The S63 has a reasonable trunk size measuring 14.1 cubic feet. That's enough for essential activities like visiting the grocery store or for a weekend away for two, but it's also not a massive amount of space considering the sheer size of the coupe. In the cabin, there are some useful storage options for small items such as the door pockets, a small drawer in the center console in addition to the center console armrest compartment, and cupholders for both front and rear occupants. The glovebox is a decent size and rear-seat occupants have their own fold-down armrest with an integrated storage compartment.
AMG S63 Coupe Infotainment and Features
The new AMG S63 luxury coupe has a long list of standard features that would be more than what most of us are used to in a car, but at the price, it's what we'd expect. We'll start with the truly luxurious front seats; they're 12-way power-adjustable, can massage your tired posterior, and are both heated and ventilated. The rear seats can also be heated, but this is an optional extra. S63 drivers typically want to expend as little energy as possible on mundane vehicle functions, which explains why this coupe has a garage door opener, hands-free access, soft-closing doors, keyless go, remote start, and a power sunshade for the large panorama roof. Modern Mercedes models have always dazzled with their interior ambient lighting, and the S63 is no different thanks to a 64-color LED ambient lighting system.
A plethora of safety gear includes blind-spot assist, rear cross-traffic alert, an active parking assistant, and a surround-view camera system. Despite all these standard niceties, we imagine that many owners would choose to tick the box for adaptive cruise control. For the discerning customer, Swarovski crystal accents for the headlights, night vision, and heated front armrests are on offer.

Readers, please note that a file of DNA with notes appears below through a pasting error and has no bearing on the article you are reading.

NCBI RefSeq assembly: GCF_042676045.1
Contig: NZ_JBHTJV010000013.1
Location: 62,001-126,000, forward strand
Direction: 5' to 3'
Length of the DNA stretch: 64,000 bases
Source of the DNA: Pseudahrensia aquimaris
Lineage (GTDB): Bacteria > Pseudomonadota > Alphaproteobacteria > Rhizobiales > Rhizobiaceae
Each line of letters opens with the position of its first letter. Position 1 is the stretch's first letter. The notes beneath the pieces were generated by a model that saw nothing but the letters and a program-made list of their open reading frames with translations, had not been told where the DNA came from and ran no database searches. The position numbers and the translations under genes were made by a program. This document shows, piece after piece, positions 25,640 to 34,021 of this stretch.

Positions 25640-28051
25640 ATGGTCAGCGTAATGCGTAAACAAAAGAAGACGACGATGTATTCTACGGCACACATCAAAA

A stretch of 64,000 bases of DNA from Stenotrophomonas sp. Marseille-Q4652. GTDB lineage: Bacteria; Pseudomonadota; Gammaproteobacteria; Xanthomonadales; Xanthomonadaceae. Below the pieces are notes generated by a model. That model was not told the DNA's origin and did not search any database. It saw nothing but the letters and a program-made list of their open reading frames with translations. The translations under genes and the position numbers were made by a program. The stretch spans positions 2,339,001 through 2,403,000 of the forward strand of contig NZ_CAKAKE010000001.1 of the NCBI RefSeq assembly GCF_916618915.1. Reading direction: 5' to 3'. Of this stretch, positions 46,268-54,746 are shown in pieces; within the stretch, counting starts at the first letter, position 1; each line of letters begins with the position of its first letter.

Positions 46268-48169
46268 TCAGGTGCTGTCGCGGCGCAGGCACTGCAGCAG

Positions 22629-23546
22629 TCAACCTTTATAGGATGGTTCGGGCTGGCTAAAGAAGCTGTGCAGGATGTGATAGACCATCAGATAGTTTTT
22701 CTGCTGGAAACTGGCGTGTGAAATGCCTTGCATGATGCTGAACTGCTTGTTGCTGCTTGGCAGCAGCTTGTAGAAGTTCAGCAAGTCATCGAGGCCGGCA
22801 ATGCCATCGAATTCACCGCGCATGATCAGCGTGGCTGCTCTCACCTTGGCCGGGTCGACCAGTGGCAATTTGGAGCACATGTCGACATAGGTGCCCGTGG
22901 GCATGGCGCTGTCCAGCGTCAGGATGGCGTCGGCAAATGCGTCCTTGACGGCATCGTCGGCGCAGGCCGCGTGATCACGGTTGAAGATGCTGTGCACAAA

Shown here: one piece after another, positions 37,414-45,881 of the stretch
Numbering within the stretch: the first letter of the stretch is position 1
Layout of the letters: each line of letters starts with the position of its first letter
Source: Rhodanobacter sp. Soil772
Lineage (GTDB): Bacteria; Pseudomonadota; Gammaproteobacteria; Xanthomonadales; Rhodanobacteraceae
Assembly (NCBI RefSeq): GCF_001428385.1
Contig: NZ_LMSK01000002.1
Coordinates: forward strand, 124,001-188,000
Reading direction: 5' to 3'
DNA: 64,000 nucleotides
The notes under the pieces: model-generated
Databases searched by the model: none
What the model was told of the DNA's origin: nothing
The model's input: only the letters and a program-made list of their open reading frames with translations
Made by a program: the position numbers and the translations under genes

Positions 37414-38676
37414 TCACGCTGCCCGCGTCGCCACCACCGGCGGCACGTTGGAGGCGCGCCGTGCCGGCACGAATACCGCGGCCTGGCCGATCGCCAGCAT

The older COMAND infotainment system is still used in the S63 Coupe, and while it requires some familiarity, the combination of a touchpad controller, hard keys, and a rotary knob allow you to navigate its many functions quite efficiently. This system is linked to a 12.3-inch color central display and a 12.3-inch digital instrument cluster with vivid graphics. We like that this display can mimic a traditional round gauge cluster, instead of BMW's edgier but less legible design. Mercedes has loaded its infotainment offering with nearly every feature in this car, which means you get Apple CarPlay, Android Auto, Bluetooth audio streaming, navigation, two USB ports, HD Radio, and SiriusXM satellite radio. The standard Burmester sound system has 13 speakers, but a more powerful 3D system with 25 speakers can be equipped. Other features include an SD card reader, a head-up display, and wireless charging. About the only thing that's missing is a wi-fi hotspot, but this is available as an optional extra.
AMG S63 Coupe Problems and Reliability
J.D. Power's rating for the 2021 Mercedes-AMG S63 Coupe is 75 out of 100, including a 74/100 score for quality and reliability. The BMW 8 Series has a better overall rating of 83/100. Some 2017-2021 S63 Coupes were affected by a widespread Mercedes recall for a faulty eCall system that sends out the wrong location to emergency responders following a crash.
There's a lot that could theoretically go wrong with such a complex vehicle, but Merc's four-year/50,000-mile basic and drivetrain warranty provides some peace of mind.
4 Years \ 50,000 Miles
4 Years \ 50,000 Miles
4 Years \ 50,000 Miles
- Roadside Assistance:
4 Years \ 50,000 Miles
AMG S63 Coupe Safety
Neither the IIHS nor the NHTSA has yet published a crashworthiness review for the AMG S63 Coupe and, as it costs over $150,000, it's unlikely these agencies ever will. With all its safety systems, the S63 should provide excellent protection if the worst happens, though.
There are no less than 10 airbags including front knee airbags and curtain airbags for occupants in both rows. The usual systems like tire-pressure monitoring and electronic stability control are expected, but you also get attention assist, blind-spot monitoring, parking sensors with parking assistance, crosswind assist, adaptive high beams, lane-keep assist, rear cross-traffic alert, and a head-up display. A surround-view camera system enhances visibility. On the options list, you'll find advanced safety gear like adaptive cruise control, automatic speed takeover, and evasive steering assist.